Are there any exams or notary course requirements?

Texas law does not require new or renewing notaries to take any notary courses or exams prior to applying for a Texas notary commission. However, the American Association of Notaries recommends that all notaries take a notary course to familiarize themselves with performing notarial acts according to Texas laws and established standards of sound notary practices. AAN offers a notary course at

Do I need to purchase a notary stamp in Texas?

Texas law requires that all notaries public use an inked notary stamp or metal embosser to authenticate all notarial acts. Section 406.013 of the Texas Government Code provides the legal specifications regarding the layout and the information required on all notary stamps and embossers. The notary stamp or embosser must contain the following elements:

  • The words "Notary Public"
  • The words "State of Texas" around a star of five points
  • The notary public's name
  • The notary's identifying number
  • The date the notary public's commission expires

The stamp must also:

  • Be either circular or rectangular form
  • Be not more than two inches in diameter (or one inch in width and 2 ½ inches in length)
  • Contain a serrated or milled edge border

Is a notary journal required in Texas?

Section 406.14 of the Texas Government Code requires that all Texas notaries keep, in a notary journal, a record of all notarial acts performed as a notary public. Texas notaries may maintain a notary record book electronically on a computer or other storage device. A notary public is required to keep, in a safe and secure manner, copies of the records of notarizations performed for the length of: (1) the term of the commission in which the notarization occurred; or (2) three years following the date of notarization. A notary public, whose commission has been revoked, must deposit his or her notary record books with the county clerk of the county in which the notary public resided. The notary’s seal must be immediately destroyed. For Texas notary supplies, visit the American Association of Notaries website at or call (800) 721-2663.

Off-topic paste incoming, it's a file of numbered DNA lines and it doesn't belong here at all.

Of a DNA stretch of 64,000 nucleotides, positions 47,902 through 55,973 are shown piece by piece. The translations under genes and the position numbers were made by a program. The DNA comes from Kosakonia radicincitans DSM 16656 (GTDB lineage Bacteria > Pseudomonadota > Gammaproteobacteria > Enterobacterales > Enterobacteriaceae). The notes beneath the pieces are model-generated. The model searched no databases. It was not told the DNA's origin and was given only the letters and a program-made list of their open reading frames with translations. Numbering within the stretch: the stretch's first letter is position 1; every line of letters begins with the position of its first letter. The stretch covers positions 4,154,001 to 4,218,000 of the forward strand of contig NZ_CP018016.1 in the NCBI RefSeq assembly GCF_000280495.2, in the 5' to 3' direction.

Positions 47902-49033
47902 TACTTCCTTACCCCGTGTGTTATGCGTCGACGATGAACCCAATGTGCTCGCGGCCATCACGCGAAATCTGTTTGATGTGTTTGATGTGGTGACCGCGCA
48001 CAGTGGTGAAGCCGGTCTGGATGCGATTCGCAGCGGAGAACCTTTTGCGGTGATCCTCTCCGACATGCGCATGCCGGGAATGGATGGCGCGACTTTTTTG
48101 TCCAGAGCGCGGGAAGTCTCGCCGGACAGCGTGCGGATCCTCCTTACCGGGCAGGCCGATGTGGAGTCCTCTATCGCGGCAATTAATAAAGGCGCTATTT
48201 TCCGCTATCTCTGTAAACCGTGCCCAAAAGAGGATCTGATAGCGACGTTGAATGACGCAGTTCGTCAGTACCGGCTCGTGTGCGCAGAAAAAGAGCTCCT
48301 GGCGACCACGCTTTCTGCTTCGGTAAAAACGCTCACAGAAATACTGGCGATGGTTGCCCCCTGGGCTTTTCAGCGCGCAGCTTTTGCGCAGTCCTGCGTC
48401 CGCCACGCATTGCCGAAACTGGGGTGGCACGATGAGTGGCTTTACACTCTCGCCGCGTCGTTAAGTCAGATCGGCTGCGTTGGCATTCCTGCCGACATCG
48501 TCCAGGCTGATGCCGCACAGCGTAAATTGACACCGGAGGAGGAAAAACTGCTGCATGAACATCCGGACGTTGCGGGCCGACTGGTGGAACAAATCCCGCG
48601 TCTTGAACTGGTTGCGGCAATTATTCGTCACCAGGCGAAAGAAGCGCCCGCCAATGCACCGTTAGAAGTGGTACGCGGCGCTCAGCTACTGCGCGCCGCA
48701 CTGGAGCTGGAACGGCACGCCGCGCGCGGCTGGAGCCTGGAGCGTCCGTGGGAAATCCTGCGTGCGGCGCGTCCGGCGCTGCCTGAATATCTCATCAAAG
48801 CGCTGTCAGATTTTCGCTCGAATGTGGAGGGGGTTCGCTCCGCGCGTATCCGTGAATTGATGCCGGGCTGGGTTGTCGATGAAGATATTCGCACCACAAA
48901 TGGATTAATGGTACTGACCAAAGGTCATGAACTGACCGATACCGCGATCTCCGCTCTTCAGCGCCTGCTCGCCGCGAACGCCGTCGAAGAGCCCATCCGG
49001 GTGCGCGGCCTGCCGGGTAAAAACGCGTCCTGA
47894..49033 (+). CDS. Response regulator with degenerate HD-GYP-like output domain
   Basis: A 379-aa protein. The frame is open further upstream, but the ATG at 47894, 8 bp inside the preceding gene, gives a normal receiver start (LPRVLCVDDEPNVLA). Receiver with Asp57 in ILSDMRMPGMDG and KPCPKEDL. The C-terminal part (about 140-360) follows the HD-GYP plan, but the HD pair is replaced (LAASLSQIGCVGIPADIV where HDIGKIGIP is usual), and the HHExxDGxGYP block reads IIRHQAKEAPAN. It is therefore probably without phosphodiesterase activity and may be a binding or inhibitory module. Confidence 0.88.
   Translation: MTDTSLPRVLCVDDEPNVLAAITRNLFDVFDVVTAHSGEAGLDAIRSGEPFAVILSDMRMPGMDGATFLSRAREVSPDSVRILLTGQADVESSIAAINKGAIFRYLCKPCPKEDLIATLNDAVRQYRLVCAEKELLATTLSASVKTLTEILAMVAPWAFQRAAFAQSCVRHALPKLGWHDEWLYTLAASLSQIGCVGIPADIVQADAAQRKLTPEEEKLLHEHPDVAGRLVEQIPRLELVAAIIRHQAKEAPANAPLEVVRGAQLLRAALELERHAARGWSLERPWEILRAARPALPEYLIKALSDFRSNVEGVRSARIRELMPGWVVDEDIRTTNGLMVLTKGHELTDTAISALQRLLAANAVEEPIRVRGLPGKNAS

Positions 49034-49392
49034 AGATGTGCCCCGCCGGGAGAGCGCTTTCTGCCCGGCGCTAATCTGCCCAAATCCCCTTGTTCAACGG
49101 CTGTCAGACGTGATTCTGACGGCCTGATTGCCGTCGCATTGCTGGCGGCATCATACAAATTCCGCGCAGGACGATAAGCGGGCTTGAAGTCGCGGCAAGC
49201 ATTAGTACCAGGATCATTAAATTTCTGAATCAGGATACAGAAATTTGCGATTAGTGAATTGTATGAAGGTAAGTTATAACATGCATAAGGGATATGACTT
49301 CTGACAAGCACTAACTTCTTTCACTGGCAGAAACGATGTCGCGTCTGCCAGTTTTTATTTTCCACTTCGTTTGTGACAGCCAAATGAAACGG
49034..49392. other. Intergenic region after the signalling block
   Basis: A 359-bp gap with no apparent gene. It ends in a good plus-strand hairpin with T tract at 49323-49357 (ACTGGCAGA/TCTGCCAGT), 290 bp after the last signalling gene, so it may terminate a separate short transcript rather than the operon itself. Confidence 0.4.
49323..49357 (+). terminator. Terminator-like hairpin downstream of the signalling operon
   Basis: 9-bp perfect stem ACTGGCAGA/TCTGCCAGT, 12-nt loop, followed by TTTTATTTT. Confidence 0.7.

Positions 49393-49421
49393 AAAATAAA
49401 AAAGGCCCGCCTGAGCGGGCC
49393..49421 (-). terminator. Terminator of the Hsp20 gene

How much can a Texas notary charge for performing notarial acts?

Texas notary fees are set by statute (§406.024). The maximum allowable fees that a Texas notary or their employers may charge for notarial acts are listed below:

  • Acknowledgments - $6.00 (for the first signature and $1.00 for each additional signature)
  • Oaths or affirmations - $6.00
  • For a certificate under seal not otherwise provided for - $6.00
  • Copy certification - $6.00
  • For swearing a witness to a deposition - $6.00
  • For taking the deposition of a witness - $0.50 for each 100 words